Hundreds of corporations sign statement opposing restrictive voting bills
Hundreds of companies and executives released a letter on Wednesday condemning legislation that restricts "any eligible voter from having an equal and fair opportunity to cast a ballot," per the New York Times.
Why it matters: It's the most concerted action yet by big business in opposition to GOP-sponsored bills at the state level that limit mail-in ballots, implement new voter ID requirements and slash registration options, among other measures.
- Critics say the restrictions will disproportionately impact voters of color.
- Advocates of the bills have said they will secure the vote, and in some instances have cited former President Trump's baseless allegations of voter fraud in the 2020 elections.
The signatories of the letter, which will appear in advertisements taking up two full pages in Wednesday's New York Times and Washington Post, include General Motors, Netflix, Starbucks, Amazon, BlackRock, Google and Berkshire Hathaway CEO Warren Buffett, among others.
The statement was organized by former American Express CEO Kenneth Chenault and Merck CEO Kenneth Frazier, who last month led 72 Black executives in demanding corporate America speak out in the wake of Georgia's new voting restriction.
- Their open letter helped spur an outpouring of condemnation from corporations ranging from Georgia-based Delta Air Lines and Coca Cola to Facebook, Apple, Microsoft and Google, though not all of those companies signed onto Wednesday's statement.
- Chenault and Frazier took part in a historic Zoom summit Saturday, where more than 90 business leaders discussed how to respond to the bills.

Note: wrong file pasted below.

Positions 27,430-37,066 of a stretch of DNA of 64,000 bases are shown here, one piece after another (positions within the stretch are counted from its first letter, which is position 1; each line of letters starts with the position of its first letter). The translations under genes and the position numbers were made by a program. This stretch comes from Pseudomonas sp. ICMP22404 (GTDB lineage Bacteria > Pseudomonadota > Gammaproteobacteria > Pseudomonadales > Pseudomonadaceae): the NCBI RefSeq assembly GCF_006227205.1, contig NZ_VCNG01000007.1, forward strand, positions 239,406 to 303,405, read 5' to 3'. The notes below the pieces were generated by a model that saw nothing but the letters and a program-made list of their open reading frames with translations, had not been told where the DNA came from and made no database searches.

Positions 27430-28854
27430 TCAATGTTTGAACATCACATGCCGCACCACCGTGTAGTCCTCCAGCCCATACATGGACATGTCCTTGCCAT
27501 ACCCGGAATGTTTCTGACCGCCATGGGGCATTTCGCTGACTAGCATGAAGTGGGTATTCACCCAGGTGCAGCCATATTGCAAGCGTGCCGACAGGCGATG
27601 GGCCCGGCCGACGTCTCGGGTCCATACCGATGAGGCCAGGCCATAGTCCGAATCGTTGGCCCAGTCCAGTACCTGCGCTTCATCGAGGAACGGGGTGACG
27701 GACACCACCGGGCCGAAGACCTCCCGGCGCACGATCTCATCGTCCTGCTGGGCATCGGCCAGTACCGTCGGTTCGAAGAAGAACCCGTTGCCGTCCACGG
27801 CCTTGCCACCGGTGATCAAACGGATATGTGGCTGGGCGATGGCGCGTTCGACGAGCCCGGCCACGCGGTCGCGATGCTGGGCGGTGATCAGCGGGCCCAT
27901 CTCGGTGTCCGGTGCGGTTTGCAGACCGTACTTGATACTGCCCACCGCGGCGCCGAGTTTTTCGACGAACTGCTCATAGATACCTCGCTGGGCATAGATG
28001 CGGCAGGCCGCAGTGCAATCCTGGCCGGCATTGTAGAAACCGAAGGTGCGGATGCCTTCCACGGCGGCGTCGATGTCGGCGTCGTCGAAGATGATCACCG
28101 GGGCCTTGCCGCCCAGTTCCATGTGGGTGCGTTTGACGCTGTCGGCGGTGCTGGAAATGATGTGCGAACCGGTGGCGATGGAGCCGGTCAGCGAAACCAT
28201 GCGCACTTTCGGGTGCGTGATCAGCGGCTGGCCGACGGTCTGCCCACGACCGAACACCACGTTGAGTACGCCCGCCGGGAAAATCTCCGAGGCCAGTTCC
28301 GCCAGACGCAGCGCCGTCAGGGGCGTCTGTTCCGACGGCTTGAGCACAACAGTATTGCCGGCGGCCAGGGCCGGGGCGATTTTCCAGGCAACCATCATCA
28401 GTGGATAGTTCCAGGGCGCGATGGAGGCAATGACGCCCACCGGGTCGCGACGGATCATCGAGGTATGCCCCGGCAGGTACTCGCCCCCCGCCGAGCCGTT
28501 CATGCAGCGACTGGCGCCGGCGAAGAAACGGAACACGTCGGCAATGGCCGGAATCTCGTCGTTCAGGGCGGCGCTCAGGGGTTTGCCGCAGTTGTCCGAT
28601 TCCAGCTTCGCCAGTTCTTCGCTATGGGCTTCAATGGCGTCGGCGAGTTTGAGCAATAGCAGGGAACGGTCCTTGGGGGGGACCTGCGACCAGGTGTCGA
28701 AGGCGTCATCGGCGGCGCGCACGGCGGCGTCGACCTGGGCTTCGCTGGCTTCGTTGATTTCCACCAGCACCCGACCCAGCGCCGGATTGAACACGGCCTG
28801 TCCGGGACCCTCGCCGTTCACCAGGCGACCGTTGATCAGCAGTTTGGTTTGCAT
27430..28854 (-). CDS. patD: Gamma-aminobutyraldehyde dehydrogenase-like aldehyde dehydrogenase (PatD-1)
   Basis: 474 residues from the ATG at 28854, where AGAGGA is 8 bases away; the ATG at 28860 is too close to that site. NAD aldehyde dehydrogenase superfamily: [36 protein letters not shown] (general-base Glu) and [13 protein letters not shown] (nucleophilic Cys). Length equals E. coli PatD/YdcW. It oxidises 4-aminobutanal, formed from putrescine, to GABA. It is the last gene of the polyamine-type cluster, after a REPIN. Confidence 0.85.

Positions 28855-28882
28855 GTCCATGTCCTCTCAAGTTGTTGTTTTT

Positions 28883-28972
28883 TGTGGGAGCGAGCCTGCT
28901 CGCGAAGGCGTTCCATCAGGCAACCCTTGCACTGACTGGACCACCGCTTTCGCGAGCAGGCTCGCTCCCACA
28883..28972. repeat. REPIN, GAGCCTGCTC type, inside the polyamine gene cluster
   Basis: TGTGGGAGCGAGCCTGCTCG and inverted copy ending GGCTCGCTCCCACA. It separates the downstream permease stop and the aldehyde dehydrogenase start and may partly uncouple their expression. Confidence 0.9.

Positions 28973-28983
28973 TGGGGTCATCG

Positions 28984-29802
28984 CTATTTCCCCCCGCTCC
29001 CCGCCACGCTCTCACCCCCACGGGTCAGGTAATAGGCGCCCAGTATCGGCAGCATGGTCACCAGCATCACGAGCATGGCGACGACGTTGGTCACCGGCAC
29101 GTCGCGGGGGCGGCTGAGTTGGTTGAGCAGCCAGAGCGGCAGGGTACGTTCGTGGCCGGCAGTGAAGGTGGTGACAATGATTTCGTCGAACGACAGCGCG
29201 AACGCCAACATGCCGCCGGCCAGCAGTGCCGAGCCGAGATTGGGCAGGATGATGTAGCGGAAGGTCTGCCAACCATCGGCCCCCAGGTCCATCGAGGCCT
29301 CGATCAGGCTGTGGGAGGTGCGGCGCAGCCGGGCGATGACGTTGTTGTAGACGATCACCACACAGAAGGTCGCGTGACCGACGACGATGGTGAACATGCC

What they're saying: “Throughout our history, corporations have spoken up on different issues,” Chenault told the Times. “It’s absolutely the responsibility of companies to speak up, particularly on something as fundamental as the right to vote.”
- The statement does not refer to bills in specific states, but opposes “any discriminatory legislation or measures that restrict or prevent any eligible voter from having an equal and fair opportunity to cast a ballot.”
- “These are not political issues. These are the issues that we were taught in civics," Frazier told the Times.
The other side: A leading conservative group is targeting the business community with a seven-figure ad buy on CNBC and local TV defending Georgia's new voting law from its corporate critics, as Axios reported on Tuesday.
- Republicans like Sen. Marco Rubio (R-Fla.) have decried the companies speaking out as "woke corporate hypocrites," and Senate Minority Leader Mitch McConnell has called for executives to "stay out of politics."
Go deeper: The CEO job now includes political activism